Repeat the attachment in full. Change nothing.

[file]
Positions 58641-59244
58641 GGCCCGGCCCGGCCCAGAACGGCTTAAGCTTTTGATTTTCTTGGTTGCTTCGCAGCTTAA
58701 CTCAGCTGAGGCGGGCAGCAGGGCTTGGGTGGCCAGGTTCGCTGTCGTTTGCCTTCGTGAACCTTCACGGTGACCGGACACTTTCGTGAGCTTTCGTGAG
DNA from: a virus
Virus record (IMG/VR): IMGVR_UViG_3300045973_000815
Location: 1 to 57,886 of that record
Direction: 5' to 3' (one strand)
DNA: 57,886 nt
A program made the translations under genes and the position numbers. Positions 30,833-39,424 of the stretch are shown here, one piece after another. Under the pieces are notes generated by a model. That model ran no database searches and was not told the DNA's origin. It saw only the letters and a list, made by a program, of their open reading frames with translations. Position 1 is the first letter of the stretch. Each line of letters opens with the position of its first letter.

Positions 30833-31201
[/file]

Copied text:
Positions 58641-59244
58641 GGCCCGGCCCGGCCCAGAACGGCTTAAGCTTTTGATTTTCTTGGTTGCTTCGCAGCTTAA
58701 CTCAGCTGAGGCGGGCAGCAGGGCTTGGGTGGCCAGGTTCGCTGTCGTTTGCCTTCGTGAACCTTCACGGTGACCGGACACTTTCGTGAGCTTTCGTGAG
DNA from: a virus
Virus record (IMG/VR): IMGVR_UViG_3300045973_000815
Location: 1 to 57,886 of that record
Direction: 5' to 3' (one strand)
DNA: 57,886 nt
A program made the translations under genes and the position numbers. Positions 30,833-39,424 of the stretch are shown here, one piece after another. Under the pieces are notes generated by a model. That model ran no database searches and was not told the DNA's origin. It saw only the letters and a list, made by a program, of their open reading frames with translations. Position 1 is the first letter of the stretch. Each line of letters opens with the position of its first letter.

Positions 30833-31201